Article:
By Neelum T. Aggarwal, MD, Rush Alzheimer’s Disease Center, SWHR Interdisciplinary Network on Alzheimer’s Disease Member
An estimated 5.2 million Americans live with Alzheimer’s disease (AD). Of these Americans, 5 million are over the age of 65 years old. AD is the third leading cause of death in older adults, and is the only top 10 cause of death in the U.S. with no disease modifying treatment or proven treatment for prevention.
Even with the statistics mentioned above, it is surprising that the actual diagnosing of the disease remains problematic. Not only is the clinical question regarding “Are there changes in thinking or memory?” not asked in many routine healthcare visits, many cases of dementia go undiagnosed or unclassified. This troubling trend, coupled with the staggering number of projected cases of dementia in the coming years, led the National Institute on Aging and the Alzheimer’s Association (NIA-AA) to partner and propose that a critical review of the existing research be conducted with the goal of recommending new updated diagnostic criteria and guidelines for AD.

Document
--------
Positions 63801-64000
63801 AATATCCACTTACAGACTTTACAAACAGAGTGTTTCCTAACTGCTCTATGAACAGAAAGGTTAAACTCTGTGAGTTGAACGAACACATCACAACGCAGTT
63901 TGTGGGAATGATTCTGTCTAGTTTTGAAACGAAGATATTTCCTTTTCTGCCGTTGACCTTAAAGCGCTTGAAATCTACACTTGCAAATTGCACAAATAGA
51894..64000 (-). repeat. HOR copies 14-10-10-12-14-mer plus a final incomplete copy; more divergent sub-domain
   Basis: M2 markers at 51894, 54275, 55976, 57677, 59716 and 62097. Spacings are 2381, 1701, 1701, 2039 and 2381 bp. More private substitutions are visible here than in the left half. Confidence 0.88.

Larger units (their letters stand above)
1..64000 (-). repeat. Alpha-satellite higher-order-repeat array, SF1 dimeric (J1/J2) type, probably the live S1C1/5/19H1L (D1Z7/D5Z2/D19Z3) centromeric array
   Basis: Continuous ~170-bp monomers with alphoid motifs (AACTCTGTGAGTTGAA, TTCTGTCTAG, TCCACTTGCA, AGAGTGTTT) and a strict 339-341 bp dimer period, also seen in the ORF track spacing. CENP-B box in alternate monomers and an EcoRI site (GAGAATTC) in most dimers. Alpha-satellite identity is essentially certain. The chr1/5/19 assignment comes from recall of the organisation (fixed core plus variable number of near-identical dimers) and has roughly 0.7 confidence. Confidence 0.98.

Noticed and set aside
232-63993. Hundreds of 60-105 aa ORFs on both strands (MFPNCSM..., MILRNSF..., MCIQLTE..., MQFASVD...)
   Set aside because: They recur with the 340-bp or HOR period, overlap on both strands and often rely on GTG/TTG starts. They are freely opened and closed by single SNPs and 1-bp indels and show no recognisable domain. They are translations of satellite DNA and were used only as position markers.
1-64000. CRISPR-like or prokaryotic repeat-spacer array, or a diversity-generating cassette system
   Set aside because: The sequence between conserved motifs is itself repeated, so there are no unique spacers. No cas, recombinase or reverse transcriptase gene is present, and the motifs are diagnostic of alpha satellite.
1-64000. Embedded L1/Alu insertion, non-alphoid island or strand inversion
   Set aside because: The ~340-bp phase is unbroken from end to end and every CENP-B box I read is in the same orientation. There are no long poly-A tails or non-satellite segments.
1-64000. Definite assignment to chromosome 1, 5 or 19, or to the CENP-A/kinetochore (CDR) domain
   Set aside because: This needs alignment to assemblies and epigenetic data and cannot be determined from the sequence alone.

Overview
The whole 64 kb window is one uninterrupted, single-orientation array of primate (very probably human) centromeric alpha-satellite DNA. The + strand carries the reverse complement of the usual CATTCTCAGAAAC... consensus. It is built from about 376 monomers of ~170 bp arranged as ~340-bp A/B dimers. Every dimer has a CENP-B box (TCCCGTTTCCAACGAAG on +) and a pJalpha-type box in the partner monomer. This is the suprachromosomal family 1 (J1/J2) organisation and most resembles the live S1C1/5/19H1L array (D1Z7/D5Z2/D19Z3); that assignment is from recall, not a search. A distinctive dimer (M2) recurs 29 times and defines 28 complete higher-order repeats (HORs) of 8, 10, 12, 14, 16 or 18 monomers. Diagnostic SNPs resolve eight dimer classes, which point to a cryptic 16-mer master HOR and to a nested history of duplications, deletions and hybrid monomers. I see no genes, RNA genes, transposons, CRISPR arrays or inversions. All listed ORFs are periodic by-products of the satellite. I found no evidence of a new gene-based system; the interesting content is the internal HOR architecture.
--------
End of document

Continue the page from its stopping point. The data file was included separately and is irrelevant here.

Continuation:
In 2011, a series of articles was released from the NIA-AA Working Group. The resulting new diagnostic criteria incorporated two important changes: discussion of the early stages of AD, as well as the introduction of the terminology “presymptomatic Alzheimer’s disease;” and the importance of biomarker tests to aid in the diagnosis of AD.
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